The following, is from W. A. Hawley, M. D. of Syracuse: "I am heartily glad of the step recently taken by the real homeopaths of Rochester, in separating from the mass of physicians, who, while assuming the name of homeopaths continually, in practice, deny and transgress its law—the law of the curative relation of drugs to human ailment. They profess to believe this law, but claim its inadequacy to afford relief to the hopelessly sick, that it has no power to smooth the way down into the 'valley of the shadow of death,' and therefore they must forsake their principles at this trying hour and resort to the questionable methods of the so-called 'regular' school of medicine. That which will cure cannot afford relief! What absurdity!
"You ask my experience. It is simply this: I abandoned the methods of the 'regulars' thirty-five years ago, and never since have I in one single instance had occasion to resort to other than homeopathic remedies to relieve that sufferings of the dying. I will give you a few marked cases: In the winter of 1865-66, Mary B., aged about nineteen, was sick and dying of phthisis pulmonalis. Three or four days before the end she experienced a marked aggravation of the cough which became almost constant. Her parents and attendants became clamorous for an anodyne to alleviate. I selected the remedy and gave it in the thirtieth potency, but so urgent were the family for something more, that I consented to allow them to send for morphia. Before the drug could be obtained the remedy that I had exhibited had produced such complete relief that she could not be induced to take the morphia powders, and they remained on the mantel after my patient had peacefully passed away.
"Case II. In the autumn of 1870, Mrs. F. C. was dying of consumption. She had been troubled with sleeplessness for some days until the patient and her sisters, one of whom was an eclectic physician, became very anxious that she should receive a dose of chloral. I declined to give it. Against my advice they obtained and gave it. The next morning her first words were, 'Oh! Doctor, I have been in Heaven all night.' She had taken one dose of chloral which produced stupefaction speedily. The next night, she did not take it and did not sleep — on the following night she took it and, not sleeping, took a second dose but without sleep. In the morning, she said, 'Doctor, I have been in hell all night.' I never saw so nervous a person as she then was and continued to be until she died. The drug, chloral, remained as a perfect bar to the indicated remedy and she would take no more old school drugs although urged to do so by her sisters and others.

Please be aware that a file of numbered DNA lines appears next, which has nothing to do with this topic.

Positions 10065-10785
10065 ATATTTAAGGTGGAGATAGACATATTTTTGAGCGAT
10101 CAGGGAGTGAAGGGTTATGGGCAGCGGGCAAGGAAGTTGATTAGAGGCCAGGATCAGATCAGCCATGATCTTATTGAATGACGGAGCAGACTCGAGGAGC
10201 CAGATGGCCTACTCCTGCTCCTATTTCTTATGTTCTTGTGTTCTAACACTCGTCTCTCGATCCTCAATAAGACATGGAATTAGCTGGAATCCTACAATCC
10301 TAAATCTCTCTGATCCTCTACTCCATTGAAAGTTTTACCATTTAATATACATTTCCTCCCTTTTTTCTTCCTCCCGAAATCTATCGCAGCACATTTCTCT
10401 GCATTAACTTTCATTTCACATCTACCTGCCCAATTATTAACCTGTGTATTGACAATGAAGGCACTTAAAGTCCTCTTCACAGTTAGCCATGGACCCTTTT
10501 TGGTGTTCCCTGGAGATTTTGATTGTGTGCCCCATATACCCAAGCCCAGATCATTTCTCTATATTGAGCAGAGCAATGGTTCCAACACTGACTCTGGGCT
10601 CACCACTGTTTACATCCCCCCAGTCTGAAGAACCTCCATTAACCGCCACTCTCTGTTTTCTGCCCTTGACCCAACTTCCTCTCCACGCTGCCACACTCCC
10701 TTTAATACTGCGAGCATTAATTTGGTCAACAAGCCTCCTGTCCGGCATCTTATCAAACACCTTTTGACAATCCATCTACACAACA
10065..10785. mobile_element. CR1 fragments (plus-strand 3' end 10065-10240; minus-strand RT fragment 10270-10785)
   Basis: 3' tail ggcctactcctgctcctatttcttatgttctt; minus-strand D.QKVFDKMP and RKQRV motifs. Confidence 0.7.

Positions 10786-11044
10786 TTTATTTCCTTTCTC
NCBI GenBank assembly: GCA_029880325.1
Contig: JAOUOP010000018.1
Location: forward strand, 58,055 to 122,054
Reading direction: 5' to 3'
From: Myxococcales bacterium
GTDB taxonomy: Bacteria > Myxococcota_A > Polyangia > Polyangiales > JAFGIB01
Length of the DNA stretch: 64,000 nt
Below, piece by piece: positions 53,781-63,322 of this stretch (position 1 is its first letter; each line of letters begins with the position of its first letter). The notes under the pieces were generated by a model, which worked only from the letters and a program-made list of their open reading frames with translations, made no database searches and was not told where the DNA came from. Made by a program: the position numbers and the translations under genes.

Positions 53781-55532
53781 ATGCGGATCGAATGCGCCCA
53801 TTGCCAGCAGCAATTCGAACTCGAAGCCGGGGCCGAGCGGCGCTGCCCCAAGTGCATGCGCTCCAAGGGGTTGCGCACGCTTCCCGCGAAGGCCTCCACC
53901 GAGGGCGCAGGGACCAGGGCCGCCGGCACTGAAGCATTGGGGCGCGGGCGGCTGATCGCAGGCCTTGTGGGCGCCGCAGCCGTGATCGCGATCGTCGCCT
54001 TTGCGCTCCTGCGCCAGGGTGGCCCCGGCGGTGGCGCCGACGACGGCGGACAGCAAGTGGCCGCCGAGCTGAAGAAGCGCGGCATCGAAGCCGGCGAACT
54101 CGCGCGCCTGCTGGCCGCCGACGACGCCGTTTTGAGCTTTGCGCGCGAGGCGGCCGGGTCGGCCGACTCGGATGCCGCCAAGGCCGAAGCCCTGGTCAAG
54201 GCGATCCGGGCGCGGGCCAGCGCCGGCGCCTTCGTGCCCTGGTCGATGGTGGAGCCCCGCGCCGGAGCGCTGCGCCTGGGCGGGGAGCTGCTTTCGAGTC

"Case III. From 1865 to 1876, I had a patient, an old lady, suffering from cancer of the breast. During these eleven years, the pains and the hemorrhage incident to this condition were readily controlled by the indicated remedy, even to the hour of her death. For all these pains she got no medicines lower than the thirtieth potency and often the two-hundredth. Her death was painless and peaceful. At about the time of her death, it was my sad experience to see the sufferings and death of a friend from cancer of the womb under the so-called 'regular' treatment. I can truly say that again and again I saw her suffer more in one hour than did my patient during the whole eleven years. Her agonies were horrible and largely the result of drugs. Her last intelligible words were,
'If you know of anyone suffering from cancer, tell them not to take morphine.'
"Case IV. Miss A. F. C. aged 40, was under my care from spring until late October 1878. The disease was scirrhus of the breast extending into the lungs with death from hydrothorax as was demonstrated by an autopsy. She suffered often from the characteristic pains, but was always soon relieved by the indicated remedy. Her death was as peaceful as possible and was unaccompanied by a single struggle, as I stood by her side and saw her expire.
"Case V. During the past autumn, I lost an old client and friend, who died, as I believe, from a malignant tumor in the abdomen, although no autopsy was allowed. Some three weeks before he died, he asked me to give him something that would make him 'sleep right out.' I replied, 'Why, my good fellow, you do not want to go off without your head do you ' He thought a moment and answered, 'No,' with emphasis. I said I will not make you drunk, but I will let you down so quietly and easily that you will scarcely know you are going, and I did it. Ten or twelve days before the end, he had paroxysms of difficult breathing when he must have windows and doors open and must be fanned, very briskly. Any homeopath will name the drug indicated. Half an hour before be expired, he called for this remedy and got immediate relief, even in the midst of death. What else could he expected of a drug which cures those conditions in curable cases, but relief in any case "
The next is the reply of Dr. Clarence Willard Butler, "While I can assure you that your information is correct and my custom is to treat all classes of cases by the use of homeopathic remedy unaided by drug adjuvant, I have 'fallen from grace' lately under peculiarly trying circumstances and I send you a record of the case. I know, no one better, how incomplete must have been my knowledge not to have relieved my patient with the homeopathic remedy. I tried faithfully for twenty-four hours but did not find it. The rest of the story the report will tell without 'notes' from me in this place. Enough that it was my first lapse from what, I consider correct treatment, for some years, and the experience will not make me crave 'the flesh-pots of Egypt' for some time to come.